Hurricane Sandy has taught people from New York and New Jersey that not only is it crucial to have an emergency fund, but it is also important to save money in a few liquid, and often tax advantaged, emergency funds for different purposes. Being an avid saver, here are some savings accounts I am considering using for 2013. Surprisingly, some of these accounts are usually not thought as emergency accounts, but there are!
Hurricane Sandy and the weeklong power outage that followed it has taught all its victims that cash is king. When disaster strikes, ATMs and credit card machines do not work and banks can be closed for days. I plan to have enough cash (a few hundred dollars) to cover basic food and gas for a few days. And unlike any of the other savings accounts, I will keep this disaster fund available in hard cash at home.
Health savings account (HSA)
According to the IRS, a health savings account (HSA) is a tax-exempt trust or custodial account to pay or reimburse certain medical expenses, in conjuction with a high deductible health plan (HDHP). While I always saved my estimated medical costs in a FSA, an advantage of the HSA is that it rolls over year over year and is portable. Essentially, HSA is a like an IRA for medical expenses, combining the best features of Traditional and Roth IRA. The maximum contribution for 2013 is $6,450 per family, reduced by any employer contributions. In case I do not use it for emergency, out of pocket medical costs, the HSA still makes for a great investment vehicle because of its dual tax advantages.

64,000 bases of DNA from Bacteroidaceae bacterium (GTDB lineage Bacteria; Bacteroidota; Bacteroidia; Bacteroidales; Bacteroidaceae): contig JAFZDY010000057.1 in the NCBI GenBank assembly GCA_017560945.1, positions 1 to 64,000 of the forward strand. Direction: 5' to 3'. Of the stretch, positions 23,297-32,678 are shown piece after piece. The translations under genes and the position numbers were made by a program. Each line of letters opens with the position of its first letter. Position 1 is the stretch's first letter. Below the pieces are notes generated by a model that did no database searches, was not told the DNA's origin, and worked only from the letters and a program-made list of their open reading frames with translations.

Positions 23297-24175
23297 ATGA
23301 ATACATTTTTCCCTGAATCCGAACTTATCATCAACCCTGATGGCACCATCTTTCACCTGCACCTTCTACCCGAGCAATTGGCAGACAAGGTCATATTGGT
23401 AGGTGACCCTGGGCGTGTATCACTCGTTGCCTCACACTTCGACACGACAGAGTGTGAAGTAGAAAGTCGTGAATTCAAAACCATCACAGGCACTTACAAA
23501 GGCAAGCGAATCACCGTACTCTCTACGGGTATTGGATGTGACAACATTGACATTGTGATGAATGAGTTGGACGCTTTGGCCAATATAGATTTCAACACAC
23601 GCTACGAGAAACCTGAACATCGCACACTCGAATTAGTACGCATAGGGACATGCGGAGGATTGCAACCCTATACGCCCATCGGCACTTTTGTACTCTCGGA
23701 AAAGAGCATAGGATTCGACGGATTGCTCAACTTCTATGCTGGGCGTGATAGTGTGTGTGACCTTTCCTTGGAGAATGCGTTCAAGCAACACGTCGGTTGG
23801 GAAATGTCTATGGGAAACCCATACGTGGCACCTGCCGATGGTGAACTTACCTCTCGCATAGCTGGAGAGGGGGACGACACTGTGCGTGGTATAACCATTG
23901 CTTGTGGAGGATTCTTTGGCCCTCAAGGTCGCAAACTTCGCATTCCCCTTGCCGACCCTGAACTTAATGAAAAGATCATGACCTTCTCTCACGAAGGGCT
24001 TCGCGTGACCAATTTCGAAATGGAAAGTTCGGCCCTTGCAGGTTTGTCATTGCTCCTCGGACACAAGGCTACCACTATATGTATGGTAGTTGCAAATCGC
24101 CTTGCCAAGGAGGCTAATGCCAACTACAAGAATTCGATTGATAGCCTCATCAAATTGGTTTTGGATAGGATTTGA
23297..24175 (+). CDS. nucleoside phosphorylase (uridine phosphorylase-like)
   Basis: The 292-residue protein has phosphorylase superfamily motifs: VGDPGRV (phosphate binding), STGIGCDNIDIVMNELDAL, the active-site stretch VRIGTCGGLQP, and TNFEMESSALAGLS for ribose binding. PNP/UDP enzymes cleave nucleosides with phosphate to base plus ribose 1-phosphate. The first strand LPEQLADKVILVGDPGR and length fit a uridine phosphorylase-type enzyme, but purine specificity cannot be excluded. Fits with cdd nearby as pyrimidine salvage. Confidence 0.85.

Every year, one person in the family springs a dental cavity and we have to dip into out of pocket funds. In addition to a HSA, I will be saving a modest amount in a limited FSA, which does offer the pre tax payroll contribution benefits. This would be for my vision expenses (contact lens, solution etc.), which are fairly steady, and dental expenses not covered in full by my insurance plan. Although there is some talk of repealing the "use it or lose it" feature of FSAs, it is perhaps unlikely to take effect in 2013.
General Emergency Fund
It would be nice to keep some cash equivalents on hand for general emergencies that are not medical in nature, like household repairs like a burst water heater or non working appliance, helping out a family member, or other unforeseen needs. Since my 20s, I have followed the 50-30-20 savings plan, which has ensured I have enough to cover living expenses for at least six months. Since I like the money to be liquid, but not necessarily in cash, my general emergency fund is in a cash equivalent account, such as money market account at an online bank that provides some interest income.
401(k) Retirement Plan
After Hurricane Sandy, IRS relaxed verification requirements for hardship distributions and loans from retirement accounts. Although there are several drawbacks to taking a 401(k) hardship withdrawal (10% penalty for people under age 59.5 years) or loan (due within 60 days of losing a job, or subject to both income tax on distribution, plus the 10% penalty), I like to view my 401(k) as a lender of last resort. Hence, this is another emergency fund I would not neglect to contribute to, since withdrawal limits are quite high. For 2013, the maximum annual limit for 401(k) contributions set by IRS is $17,500 (higher for older workers).
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